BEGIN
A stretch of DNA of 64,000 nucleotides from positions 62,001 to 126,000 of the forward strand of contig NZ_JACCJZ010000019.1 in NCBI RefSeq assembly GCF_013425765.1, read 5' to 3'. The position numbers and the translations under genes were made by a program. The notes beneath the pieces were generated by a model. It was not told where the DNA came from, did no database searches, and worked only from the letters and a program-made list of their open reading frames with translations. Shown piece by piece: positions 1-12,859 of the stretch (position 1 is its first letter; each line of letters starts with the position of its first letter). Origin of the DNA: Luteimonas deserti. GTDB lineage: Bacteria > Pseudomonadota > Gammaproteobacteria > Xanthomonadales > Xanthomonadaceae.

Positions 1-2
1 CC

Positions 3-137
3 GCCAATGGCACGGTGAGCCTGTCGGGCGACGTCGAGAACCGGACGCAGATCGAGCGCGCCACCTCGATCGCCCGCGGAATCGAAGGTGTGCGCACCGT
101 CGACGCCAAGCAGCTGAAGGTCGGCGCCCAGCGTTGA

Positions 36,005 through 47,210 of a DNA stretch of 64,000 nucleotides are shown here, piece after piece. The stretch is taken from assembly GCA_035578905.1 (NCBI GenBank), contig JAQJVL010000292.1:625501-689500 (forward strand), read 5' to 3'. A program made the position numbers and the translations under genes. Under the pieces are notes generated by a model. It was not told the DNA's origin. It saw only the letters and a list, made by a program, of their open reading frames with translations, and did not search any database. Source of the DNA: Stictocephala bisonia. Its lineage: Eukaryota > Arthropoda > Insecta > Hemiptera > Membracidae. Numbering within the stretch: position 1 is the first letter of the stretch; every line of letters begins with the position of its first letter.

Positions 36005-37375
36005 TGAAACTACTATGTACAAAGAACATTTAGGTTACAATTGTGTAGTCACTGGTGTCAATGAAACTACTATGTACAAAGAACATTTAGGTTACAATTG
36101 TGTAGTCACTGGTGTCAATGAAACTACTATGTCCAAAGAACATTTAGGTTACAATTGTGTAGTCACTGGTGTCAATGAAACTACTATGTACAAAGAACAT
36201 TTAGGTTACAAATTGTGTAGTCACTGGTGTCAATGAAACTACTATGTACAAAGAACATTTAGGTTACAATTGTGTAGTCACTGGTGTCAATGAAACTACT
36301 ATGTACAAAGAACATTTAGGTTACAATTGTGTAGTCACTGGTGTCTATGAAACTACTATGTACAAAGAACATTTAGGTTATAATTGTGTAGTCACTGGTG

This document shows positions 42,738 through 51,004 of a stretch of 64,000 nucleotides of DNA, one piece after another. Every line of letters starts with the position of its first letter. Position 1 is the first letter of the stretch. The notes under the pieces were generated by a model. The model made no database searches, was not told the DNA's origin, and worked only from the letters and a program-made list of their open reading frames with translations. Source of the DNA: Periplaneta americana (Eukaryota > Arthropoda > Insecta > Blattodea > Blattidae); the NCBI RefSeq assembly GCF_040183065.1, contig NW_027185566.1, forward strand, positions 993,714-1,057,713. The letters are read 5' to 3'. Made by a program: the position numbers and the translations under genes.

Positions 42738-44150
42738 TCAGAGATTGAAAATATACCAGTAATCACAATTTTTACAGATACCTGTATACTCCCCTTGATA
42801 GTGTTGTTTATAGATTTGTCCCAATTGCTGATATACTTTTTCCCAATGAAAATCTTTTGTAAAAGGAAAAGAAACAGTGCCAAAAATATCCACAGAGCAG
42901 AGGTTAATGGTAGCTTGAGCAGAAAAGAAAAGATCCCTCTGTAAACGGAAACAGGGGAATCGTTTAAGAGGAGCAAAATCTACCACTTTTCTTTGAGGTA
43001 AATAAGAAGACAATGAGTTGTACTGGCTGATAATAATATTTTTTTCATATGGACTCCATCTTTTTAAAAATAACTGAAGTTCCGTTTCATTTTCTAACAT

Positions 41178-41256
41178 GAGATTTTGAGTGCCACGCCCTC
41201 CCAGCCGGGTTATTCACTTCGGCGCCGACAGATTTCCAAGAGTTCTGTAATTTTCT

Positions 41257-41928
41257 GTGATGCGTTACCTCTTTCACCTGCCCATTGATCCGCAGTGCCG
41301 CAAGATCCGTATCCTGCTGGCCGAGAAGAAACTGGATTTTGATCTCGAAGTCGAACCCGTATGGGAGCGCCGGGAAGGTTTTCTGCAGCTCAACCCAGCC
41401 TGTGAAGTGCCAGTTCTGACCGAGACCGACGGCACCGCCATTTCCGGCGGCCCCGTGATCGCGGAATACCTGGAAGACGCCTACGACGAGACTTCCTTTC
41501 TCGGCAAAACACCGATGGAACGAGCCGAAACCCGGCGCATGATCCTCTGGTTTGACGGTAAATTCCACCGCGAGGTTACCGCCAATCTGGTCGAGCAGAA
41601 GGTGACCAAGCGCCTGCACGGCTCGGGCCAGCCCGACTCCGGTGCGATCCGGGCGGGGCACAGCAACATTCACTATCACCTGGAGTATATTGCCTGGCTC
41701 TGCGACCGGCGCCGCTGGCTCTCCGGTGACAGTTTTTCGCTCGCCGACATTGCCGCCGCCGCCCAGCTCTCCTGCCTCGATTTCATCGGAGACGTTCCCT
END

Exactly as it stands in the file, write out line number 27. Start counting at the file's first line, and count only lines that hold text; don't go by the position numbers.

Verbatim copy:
41601 GGTGACCAAGCGCCTGCACGGCTCGGGCCAGCCCGACTCCGGTGCGATCCGGGCGGGGCACAGCAACATTCACTATCACCTGGAGTATATTGCCTGGCTC